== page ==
One of the many compelling attributes of these works on paper is that they even endured. Rendering Witness features a mixture of works by people who survived and people who perished during the Holocaust.

Before deportations, some of the artists gave their artwork to friends and family for safekeeping. Peter Loewenstein gave his artwork to his mother. He was murdered in Auschwitz. Johann Eisler gave his artwork to his girlfriend. He was murdered in Flossenberg concentration camp. Helga Weissova was deported from Terezin to Auschwitz, she gave her drawings to her uncle, who hid them behind a wall in Terezin. The drawings were therefore preserved and handed back to her after the war

In Soemmerda, a sub-camp of Buchenwald, a woman named Manci Anis secretly drew both prisoners and members of the SS with any paper she could find. She also drew portraits of fellow prisoner Susan Weiss, who kept them concealed beneath her uniform and mattress. Weiss survived. The fate of Anis is unknown.

The Nazis deported Alfred Kantor to Auschwitz in 1943, and while there he memorized scenes during the day, which he drew in his barrack at night. A Jewish physician assigned to the camp infirmary allowed Kantor to draw there as well, providing him with a tiny watercolor set, putting them both at great risk of severe punishment.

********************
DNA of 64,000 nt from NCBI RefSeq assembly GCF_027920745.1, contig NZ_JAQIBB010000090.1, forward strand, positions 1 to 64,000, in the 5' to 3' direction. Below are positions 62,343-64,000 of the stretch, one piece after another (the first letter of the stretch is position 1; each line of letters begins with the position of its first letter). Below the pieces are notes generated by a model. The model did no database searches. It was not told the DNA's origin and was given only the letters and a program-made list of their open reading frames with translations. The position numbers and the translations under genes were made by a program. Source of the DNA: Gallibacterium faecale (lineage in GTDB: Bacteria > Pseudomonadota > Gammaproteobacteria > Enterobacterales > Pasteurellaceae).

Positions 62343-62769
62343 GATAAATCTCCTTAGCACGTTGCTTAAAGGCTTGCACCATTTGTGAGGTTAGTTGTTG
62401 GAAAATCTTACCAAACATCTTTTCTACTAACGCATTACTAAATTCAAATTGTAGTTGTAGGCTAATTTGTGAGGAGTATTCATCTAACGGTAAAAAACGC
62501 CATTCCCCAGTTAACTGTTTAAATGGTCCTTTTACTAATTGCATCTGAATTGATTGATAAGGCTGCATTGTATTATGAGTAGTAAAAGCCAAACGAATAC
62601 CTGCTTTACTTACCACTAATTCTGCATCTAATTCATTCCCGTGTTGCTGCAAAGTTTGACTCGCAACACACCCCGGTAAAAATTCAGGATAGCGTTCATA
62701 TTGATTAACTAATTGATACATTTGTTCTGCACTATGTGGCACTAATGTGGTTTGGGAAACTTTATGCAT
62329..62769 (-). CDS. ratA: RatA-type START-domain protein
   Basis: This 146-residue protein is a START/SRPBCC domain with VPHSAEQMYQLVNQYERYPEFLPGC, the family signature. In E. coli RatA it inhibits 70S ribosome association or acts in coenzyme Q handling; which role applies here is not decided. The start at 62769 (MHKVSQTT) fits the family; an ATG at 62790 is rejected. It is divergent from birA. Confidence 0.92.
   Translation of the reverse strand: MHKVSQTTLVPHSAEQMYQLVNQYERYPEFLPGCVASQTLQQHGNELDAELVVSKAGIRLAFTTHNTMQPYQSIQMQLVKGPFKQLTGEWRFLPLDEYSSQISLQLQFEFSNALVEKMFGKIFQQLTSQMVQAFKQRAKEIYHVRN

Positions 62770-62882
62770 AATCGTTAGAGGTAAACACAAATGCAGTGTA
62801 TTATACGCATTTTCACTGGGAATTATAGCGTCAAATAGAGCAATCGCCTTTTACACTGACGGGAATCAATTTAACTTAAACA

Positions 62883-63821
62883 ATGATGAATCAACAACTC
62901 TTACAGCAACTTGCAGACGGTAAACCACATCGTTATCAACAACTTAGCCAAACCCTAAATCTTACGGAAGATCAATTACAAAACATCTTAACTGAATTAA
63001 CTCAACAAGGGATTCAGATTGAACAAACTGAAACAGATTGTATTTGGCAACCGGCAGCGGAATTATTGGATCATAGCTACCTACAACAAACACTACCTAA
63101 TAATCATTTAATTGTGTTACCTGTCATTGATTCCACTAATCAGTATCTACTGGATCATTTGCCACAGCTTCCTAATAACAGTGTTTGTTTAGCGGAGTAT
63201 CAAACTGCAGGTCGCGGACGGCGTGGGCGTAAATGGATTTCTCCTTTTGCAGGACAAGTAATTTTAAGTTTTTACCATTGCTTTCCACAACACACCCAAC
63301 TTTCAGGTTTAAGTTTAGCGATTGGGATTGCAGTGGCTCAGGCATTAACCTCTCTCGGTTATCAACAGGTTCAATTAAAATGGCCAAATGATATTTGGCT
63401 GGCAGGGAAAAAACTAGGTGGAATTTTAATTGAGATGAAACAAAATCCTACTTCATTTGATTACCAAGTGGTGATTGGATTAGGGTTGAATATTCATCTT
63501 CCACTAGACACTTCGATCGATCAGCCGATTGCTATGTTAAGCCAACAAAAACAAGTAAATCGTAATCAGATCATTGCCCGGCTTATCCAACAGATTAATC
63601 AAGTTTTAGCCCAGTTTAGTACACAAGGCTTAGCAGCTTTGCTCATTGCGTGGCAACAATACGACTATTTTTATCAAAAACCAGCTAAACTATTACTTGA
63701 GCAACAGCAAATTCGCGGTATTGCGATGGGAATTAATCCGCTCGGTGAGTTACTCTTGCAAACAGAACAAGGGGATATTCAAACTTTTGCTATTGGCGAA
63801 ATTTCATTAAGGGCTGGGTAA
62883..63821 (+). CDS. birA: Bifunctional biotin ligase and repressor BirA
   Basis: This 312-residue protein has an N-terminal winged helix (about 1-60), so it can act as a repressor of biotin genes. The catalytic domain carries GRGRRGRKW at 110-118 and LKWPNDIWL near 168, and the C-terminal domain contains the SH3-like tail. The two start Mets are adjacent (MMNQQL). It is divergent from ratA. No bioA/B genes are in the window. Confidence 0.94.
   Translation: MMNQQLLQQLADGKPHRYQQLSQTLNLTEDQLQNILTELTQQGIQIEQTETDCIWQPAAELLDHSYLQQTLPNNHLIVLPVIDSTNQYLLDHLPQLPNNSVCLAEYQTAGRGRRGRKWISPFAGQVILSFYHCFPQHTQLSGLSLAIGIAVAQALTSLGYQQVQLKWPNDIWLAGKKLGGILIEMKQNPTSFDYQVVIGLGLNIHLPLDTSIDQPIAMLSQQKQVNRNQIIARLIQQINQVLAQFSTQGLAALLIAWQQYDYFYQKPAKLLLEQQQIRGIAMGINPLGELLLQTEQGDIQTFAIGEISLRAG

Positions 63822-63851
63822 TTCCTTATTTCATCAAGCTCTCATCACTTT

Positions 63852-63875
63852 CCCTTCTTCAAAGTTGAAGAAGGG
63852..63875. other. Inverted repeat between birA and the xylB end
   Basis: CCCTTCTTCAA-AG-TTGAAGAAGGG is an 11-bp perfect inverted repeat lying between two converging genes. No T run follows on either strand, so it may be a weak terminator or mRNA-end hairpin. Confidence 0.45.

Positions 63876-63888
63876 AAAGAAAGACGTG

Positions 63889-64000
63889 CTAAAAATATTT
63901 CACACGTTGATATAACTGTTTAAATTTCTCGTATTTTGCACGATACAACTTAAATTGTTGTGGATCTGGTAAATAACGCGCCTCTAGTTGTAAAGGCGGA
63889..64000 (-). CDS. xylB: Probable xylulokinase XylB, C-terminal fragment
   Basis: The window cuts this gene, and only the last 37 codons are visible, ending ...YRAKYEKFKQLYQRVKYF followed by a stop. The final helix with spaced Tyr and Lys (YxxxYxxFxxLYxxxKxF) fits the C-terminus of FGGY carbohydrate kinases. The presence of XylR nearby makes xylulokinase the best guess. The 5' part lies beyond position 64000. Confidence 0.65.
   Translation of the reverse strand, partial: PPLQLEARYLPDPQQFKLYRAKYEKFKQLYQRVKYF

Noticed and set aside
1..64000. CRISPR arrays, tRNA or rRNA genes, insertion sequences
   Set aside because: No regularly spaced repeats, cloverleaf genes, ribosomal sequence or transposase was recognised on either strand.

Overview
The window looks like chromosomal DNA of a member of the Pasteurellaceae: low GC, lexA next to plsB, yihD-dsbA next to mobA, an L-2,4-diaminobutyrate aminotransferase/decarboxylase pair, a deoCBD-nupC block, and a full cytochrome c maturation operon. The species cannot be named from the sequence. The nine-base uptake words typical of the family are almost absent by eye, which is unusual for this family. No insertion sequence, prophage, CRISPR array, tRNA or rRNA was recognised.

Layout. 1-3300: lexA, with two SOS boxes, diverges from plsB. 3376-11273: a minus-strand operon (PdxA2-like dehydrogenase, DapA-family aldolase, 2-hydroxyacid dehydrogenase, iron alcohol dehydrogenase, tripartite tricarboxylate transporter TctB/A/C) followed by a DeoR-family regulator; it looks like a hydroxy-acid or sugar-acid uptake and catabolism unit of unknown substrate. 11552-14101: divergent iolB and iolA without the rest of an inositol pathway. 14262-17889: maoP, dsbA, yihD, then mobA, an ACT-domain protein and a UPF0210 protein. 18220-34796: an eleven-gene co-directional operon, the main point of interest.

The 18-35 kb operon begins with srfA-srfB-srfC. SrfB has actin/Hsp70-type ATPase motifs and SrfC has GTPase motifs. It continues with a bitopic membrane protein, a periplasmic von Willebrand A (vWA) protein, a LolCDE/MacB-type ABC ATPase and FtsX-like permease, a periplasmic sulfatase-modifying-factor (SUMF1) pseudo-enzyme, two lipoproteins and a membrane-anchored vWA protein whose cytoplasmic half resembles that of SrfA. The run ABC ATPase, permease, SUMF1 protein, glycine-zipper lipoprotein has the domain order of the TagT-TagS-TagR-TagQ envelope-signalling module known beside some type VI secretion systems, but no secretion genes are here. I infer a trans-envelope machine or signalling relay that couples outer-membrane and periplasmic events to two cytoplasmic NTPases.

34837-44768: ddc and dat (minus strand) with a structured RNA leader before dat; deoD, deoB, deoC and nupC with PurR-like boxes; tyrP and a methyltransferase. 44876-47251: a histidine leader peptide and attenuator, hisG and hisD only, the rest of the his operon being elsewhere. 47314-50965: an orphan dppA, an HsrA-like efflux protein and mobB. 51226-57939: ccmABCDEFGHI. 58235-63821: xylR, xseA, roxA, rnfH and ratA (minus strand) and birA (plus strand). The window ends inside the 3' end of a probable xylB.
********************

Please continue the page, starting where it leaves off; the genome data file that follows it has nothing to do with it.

Later deported to Schwarzheide, Kantor continued to draw at night after his work shifts. As part of a death march, the Nazis sent him back to Terezin. Although some of the art he made during the war survived, Kantor destroyed most of his drawings immediately after their creation for fear of punishment. Upon liberation, Kantor briefly returned to Prague and then went to Deggendorf Displaced Persons Camp in July 1945. There he had an enormous artistic output that visually detailed his entire wartime experience. This became known as “The Book of Alfred Kantor” and is now on display in the exhibition Auschwitz. Not long ago. Not far away., currently on view at the Museum.

“…I felt obsessed, driven in fact by the overwhelming desire to put down every detail of this unfathomable place [Auschwitz]. I began to observe everything with an eye towards capturing it on paper…”-- Alfred Kantor, 1971